Between the Jan. 6 committee report, the vote on Donald Trump’s tax returns, the omnibus spending package, Electoral Count Act reforms, and President Volodymyr Zelenskyy’s visit, there was a lot of news in the nation’s capital last week, but the developments surrounding the U.S. Postal Service shouldn’t get lost in the shuffle. CNBC reported:
The U.S. Postal Service said Tuesday that it intends to purchase at least 66,000 electric delivery vehicles as part of a push to transform its delivery fleet. The electric vehicles would amount to more than half the 106,000 vehicles it plans to acquire for delivery between now and 2028. The new vehicles will start to replace its aging fleet of 220,000 vehicles, the Postal Service said in a press release.
Circling back to our coverage from February, this looked like an opportunity that the USPS would miss.
As 2022 got underway, the Postal Service announced plans to invest billions on a new fleet of vehicles — one of the largest government fleets in the world — and President Joe Biden and his team saw an opportunity to replace gas-powered vehicles with electric vehicles. Indeed, for the Democratic White House, this policy was a key element in a larger climate agenda.
On Capitol Hill, Democratic Rep. Gerald Connolly, who leads the House panel that oversees the Postal Service, pushed a similar line. “The average age of the postal fleet is 30 years,” the Virginia congressman told The New York Times. “They’re spewing pollution and they are guzzling gas. There is no question we have to replace the fleet, and it is a once-in-a-generation opportunity to take electric vehicle technology to the next level with the second-largest vehicle fleet in America.”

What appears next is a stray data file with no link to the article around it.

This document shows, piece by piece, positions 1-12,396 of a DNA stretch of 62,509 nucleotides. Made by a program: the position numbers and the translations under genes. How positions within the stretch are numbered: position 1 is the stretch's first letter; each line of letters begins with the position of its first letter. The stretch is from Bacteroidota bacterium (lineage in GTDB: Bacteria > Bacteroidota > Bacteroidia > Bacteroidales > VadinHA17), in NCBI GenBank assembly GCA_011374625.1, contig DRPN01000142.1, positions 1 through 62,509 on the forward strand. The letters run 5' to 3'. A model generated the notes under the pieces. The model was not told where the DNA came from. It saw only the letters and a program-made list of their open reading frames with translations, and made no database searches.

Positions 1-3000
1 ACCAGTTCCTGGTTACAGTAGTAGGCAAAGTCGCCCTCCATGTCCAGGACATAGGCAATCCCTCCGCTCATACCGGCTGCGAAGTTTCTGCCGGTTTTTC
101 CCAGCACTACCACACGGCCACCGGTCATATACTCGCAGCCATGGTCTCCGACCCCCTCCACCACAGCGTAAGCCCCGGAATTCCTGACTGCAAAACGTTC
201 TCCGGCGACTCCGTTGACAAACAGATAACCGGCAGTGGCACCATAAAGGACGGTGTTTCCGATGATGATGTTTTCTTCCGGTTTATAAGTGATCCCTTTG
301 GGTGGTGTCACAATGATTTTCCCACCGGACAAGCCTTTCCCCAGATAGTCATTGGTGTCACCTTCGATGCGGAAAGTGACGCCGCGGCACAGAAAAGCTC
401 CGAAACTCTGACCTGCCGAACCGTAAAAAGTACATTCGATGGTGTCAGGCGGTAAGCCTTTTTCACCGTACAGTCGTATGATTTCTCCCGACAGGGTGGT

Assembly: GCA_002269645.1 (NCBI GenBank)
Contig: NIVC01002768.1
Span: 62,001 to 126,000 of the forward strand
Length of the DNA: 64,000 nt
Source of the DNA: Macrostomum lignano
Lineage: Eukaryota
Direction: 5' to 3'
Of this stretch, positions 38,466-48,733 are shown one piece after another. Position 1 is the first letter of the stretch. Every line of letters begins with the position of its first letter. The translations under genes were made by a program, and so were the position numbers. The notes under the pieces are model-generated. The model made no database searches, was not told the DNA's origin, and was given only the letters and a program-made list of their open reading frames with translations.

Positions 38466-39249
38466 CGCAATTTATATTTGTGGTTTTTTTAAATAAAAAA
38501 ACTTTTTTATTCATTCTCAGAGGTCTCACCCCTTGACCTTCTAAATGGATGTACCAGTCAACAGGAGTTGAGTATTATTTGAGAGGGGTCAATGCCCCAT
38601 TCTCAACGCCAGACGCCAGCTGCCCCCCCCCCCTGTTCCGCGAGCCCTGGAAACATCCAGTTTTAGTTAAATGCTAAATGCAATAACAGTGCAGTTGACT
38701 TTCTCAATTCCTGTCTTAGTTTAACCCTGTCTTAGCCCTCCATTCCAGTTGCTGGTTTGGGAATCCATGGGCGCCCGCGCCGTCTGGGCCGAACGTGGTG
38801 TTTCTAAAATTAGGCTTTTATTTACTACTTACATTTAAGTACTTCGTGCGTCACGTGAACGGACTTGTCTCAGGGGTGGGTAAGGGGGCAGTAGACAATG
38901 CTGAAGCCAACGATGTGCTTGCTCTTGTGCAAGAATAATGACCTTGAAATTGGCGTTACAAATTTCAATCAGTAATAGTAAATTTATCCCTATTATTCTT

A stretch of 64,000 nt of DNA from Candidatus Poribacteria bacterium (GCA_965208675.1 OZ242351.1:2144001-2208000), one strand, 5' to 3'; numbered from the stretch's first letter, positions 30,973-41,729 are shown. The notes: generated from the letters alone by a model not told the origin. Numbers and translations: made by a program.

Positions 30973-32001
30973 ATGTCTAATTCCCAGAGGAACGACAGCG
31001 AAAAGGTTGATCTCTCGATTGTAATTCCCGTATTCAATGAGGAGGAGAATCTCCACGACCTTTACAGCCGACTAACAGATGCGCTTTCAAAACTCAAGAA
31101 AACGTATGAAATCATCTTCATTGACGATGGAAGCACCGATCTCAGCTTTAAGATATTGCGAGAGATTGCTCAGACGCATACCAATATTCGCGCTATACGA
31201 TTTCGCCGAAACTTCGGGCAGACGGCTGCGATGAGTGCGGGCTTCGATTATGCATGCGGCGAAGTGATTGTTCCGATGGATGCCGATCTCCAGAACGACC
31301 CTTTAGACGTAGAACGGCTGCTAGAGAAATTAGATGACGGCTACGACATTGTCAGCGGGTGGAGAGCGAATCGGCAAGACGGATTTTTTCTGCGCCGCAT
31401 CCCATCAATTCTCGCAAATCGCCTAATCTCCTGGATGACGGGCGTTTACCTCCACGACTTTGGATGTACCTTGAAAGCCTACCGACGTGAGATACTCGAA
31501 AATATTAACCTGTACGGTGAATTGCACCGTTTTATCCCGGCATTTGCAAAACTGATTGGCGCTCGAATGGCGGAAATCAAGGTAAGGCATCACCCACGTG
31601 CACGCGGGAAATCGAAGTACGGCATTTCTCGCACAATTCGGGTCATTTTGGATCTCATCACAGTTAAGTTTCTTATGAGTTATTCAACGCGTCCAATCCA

Connolly added, “If we miss this opportunity, it sets back the whole thrust of the electric vehicle agenda.”
The Democrats’ position made sense for a variety of reasons. While some are concerned about the range of electric vehicles, such fears don’t apply to USPS delivery trucks that operate over limited, fixed routes. What’s more, the Postal Service would enjoy financial benefits over the long run.
Postmaster General Louis DeJoy nevertheless announced in February that the USPS would purchase mostly gas-powered vehicles. The Biden White House was not pleased, and neither were environmental groups, some of which filed suit.
Ten months later, DeJoy offered an entirely different set of headlines, boasting that by 2026, the agency would be on track to purchase zero-emissions delivery trucks almost exclusively.
So what changed? For one thing, Democrats approved the Inflation Reduction Act, which included funds for the USPS. For another, the president signed into law the bipartisan Postal Service Reform Act, which dramatically improved the Postal Services’ pension obligations.
“As our financial trajectory improved, as our delivery strategy evolved, and with the help of the congressional funds to facilitate our ambition, we were very well positioned to move forward with more favorable plans that everyone can rally around,” DeJoy told The Washington Post last week.
There’s room for conversation about who does and does not deserve credit for the good news, but the bottom line remains the same: The USPS’ “Next Generation Delivery Vehicles” will be another key part of the nation’s climate agenda.